Julie returned from her successful trip to Sydney, where she was caring for her aunt, on August 5th having been away for two weeks. Terry had Venice and Exotica all to himself.
The very next day we finally left Venice after over 2 months on Certosa Island. We headed north against choppy seas and windy weather, as it was hard on the nose we had to motor for seven hours, finally arriving in Marina Sant Andrea, a very quiet marina 4nm up a canal in another large and shallow lagoon. This is just about the most northerly place in the whole Mediterranean.
We had chosen this marina as we needed to have somewhere to leave Exotica for a week as we had a trip planned to the Austrian Tyrol where, having hired a car at Trieste airport, we drove over the Dolomites by way of the Plockenpass, steep and narrow and requiring about a thousand gear changes in a small manual car.
Our destination was the Dolomitengolf Hotel where we joined our friends Maria and Juergen Luders. They are keen golfers and have come here for many years to play on the beautiful 27 hole golf course. It is an amazing place, a valley surrounded by the mountains of the Dolomites close to the town of Lienz. Despite the awesome ranges on all sides the golf course is almost completely flat and beautifully maintained with lush grass. Terry bought some golf shoes, hired some clubs and played every day of our stay. Julie utilised the gyms and the pools.
Juergen drove us to glimpse the highest Austrian peak, Grossglockner, 3,798m. It was a freezing 1C from the lookout point but worth the chill as the clouds parted to give us a spectacular view of the peak and glazier.
We returned to Exotica on August 13th and after a day for cleaning, restocking and washing we set off across the Adriatic again, stopping briefly in Piran, Slovenia, to check out of the Shengen zone of the EU and then the few miles to Umag, the most northerly port in Croatia, to visit the police and pay the sizeable sum which allows the boat to stay in Croatia.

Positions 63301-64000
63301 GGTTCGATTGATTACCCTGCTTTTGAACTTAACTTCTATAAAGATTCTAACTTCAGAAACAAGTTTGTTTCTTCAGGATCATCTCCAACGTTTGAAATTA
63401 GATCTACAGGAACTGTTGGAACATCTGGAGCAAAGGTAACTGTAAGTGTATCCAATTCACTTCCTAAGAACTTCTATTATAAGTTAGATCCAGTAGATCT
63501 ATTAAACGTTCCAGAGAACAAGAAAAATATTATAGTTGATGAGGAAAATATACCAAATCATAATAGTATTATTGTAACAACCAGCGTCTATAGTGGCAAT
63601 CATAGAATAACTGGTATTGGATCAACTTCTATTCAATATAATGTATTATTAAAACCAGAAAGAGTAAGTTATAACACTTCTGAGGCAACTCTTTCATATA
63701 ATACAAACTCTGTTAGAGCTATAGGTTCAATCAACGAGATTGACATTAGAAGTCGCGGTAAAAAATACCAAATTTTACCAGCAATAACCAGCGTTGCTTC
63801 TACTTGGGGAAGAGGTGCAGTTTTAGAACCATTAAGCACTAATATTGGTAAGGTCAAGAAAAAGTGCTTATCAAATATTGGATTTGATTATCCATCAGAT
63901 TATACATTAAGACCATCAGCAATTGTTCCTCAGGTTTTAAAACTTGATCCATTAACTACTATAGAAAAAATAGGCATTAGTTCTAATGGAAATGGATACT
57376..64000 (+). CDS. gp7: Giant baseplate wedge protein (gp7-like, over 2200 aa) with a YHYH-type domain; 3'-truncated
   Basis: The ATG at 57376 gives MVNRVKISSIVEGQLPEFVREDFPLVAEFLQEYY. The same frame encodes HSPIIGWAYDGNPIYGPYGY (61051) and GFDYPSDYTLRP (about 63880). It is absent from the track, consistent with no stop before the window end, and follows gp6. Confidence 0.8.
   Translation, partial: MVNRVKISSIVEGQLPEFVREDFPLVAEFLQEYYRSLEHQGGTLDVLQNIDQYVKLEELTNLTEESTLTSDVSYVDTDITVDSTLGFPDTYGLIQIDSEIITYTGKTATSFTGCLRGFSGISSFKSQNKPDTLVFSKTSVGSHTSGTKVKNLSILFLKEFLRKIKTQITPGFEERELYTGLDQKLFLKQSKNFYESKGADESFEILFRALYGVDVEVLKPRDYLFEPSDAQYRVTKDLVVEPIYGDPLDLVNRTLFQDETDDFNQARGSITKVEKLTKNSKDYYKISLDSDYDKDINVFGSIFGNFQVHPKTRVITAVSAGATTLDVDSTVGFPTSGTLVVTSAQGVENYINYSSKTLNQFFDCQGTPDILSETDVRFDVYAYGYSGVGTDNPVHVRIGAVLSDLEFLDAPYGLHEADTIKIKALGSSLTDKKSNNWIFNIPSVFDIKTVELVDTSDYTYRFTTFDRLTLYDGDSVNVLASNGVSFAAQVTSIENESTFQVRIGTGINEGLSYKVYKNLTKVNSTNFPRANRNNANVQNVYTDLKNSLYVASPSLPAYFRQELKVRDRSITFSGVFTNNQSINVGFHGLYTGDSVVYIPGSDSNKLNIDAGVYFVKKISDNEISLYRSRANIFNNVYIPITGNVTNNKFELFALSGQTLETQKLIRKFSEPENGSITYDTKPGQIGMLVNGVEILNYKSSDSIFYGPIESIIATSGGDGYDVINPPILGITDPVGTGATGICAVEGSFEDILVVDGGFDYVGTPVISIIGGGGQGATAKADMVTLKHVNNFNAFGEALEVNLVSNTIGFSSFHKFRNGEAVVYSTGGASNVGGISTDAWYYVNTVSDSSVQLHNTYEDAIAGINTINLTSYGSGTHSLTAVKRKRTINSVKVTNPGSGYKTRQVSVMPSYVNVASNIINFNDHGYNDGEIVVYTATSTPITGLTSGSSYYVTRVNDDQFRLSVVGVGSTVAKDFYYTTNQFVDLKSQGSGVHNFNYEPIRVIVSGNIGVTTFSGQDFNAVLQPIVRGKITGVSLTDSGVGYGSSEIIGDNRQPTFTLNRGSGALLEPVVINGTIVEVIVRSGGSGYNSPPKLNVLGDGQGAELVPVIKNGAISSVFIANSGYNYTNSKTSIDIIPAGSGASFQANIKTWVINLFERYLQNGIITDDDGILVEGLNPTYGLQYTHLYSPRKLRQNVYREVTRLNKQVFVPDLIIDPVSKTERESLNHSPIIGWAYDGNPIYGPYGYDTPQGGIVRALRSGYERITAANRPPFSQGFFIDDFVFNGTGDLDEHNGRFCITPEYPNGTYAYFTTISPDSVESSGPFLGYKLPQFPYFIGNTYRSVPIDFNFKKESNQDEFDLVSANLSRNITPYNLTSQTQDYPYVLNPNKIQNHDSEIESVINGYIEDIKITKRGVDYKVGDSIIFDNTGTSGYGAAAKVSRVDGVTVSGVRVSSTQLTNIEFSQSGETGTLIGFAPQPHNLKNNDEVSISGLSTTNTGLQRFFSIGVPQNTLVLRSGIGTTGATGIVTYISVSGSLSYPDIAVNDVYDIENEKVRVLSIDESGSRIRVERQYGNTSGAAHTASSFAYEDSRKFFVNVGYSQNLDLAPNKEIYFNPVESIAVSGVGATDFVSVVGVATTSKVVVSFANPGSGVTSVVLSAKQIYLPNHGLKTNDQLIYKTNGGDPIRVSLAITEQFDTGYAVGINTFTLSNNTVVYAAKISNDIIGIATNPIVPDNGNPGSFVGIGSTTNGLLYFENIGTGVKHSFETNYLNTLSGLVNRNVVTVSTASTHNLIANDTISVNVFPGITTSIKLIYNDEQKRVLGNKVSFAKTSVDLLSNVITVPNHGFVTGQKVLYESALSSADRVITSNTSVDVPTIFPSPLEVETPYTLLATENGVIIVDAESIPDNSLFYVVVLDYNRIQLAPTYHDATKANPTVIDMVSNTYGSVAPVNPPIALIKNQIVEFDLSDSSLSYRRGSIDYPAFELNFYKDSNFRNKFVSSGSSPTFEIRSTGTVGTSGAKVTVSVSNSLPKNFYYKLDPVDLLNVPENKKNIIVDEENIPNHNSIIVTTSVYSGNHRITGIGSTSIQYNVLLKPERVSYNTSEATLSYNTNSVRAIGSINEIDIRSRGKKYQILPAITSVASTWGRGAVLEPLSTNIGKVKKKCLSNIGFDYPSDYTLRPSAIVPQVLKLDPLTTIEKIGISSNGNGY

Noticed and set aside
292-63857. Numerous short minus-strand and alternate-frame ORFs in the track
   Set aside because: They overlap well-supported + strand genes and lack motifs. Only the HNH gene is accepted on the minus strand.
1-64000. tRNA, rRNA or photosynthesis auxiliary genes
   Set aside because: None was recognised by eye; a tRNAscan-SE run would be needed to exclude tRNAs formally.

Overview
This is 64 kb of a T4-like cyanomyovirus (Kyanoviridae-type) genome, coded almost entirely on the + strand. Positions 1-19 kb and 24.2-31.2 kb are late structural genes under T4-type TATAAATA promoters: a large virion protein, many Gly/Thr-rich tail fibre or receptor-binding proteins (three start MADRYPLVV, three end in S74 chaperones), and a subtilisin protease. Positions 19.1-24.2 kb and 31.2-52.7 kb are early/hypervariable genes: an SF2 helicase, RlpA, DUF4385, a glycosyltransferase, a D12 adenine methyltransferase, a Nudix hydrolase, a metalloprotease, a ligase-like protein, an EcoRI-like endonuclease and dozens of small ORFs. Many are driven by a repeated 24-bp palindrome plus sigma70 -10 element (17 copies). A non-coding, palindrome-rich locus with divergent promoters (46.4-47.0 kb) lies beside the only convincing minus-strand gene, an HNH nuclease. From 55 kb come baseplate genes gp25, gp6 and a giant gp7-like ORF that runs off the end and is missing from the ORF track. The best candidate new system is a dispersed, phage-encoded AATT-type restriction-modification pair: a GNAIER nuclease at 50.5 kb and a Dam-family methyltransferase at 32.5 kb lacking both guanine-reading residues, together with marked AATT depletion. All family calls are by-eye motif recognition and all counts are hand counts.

Over the next few days we made our way south on the western Istrian peninsula, stopping on a mooring in Porec and another one in Rovinj, where we had previously stayed in the marina on our way to Venice. During the night there was a very impressive electrical thunderstorm from the west and a fierce gale blew up from the NE. It didn’t last long but we were grateful to be on a reliable concrete block.
Since then we have cruised through the islands of the northern Adriatic. For three days we were storm bound in the small town of Cres, capital of the island of that name. This was during the passage of a bora, a very strong north easterly wind which funnels down from the Dolomite mountains to the north and roars down the east side of the Adriatic. It can come suddenly with high winds and large seas. Fortunately forecasting is very good and one has warning so that we know when to head for a safe port.
The bora may blow fiercely but it brings clear, blue skies so we hired a (yet another tiny manual) car and explored the islands of Cres and Losinj by land. There is a very narrow, treacherous road up to the clifftop ancient town of Lubenica. From there we were nearly blown off looking down at the huge seas, very glad we had chosen to remain landlubbers that day.
We have also been lucky to have joined Marino Skoko with his 36 foot yacht Homeless. Marino is a friend who comes from Istria and knows this part of the world intimately. He also spends the seven European winter months in Sydney.
Over the past week he has led us into beautiful harbours and anchorages such as Ustrine on Cres Island, then through the tiny canal at Osor where a swing bridge opens twice a day, the passage of the boats affords the days highlight for the holidaymakers. We anchored for the night at shallow, quiet bay of Sonte and then sailed all day, for a change, including a delightful narrow passage between two islands at Ilovik.
Finally the idyllic bay, Luke Svet Ant, on Silba and the tiny harbour of Susac. This island is unique in this part of Croatia, they say it was a meterorite. Instead of rocks and soil it’s vegetation is bamboo, holding fine sandy mud hillsides together. Much of the island is covered with vines which produce an exceptionally good Sauvignon Blanc and a very smooth red.
We returned to Veruda, booked our winter berth, washed the salt off the boat, re-provisioned and collected our next guest, Angela Bush. We are now cruising more islands, harbours and anchorages in the northern Adriatic in blue skies and pleasant end of summer temperatures.